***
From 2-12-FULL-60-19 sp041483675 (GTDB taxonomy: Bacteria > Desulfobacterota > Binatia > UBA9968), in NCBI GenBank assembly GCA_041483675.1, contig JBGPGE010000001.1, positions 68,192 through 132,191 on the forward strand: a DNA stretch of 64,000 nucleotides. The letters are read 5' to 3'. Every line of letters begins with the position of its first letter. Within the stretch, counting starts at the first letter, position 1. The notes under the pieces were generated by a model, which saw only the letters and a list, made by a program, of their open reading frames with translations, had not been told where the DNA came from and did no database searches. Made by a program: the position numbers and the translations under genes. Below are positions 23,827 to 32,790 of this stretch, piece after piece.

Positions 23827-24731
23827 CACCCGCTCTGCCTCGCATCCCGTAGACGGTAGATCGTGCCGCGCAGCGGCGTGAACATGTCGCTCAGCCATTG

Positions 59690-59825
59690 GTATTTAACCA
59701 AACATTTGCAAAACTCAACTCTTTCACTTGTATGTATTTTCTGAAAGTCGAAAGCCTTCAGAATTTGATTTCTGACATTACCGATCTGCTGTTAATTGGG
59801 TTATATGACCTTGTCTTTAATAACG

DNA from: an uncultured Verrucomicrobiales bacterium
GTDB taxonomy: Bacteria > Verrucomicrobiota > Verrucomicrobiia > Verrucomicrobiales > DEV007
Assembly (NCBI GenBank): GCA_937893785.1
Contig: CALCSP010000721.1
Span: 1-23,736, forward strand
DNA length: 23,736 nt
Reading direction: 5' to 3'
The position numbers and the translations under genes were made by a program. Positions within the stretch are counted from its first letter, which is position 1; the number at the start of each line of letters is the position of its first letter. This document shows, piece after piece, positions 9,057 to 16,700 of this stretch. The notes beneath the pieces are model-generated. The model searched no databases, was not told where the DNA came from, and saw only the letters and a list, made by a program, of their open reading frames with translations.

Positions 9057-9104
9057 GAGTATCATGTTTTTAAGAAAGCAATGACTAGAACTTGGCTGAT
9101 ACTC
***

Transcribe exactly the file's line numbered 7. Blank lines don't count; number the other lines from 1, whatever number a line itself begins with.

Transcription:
59801 TTATATGACCTTGTCTTTAATAACG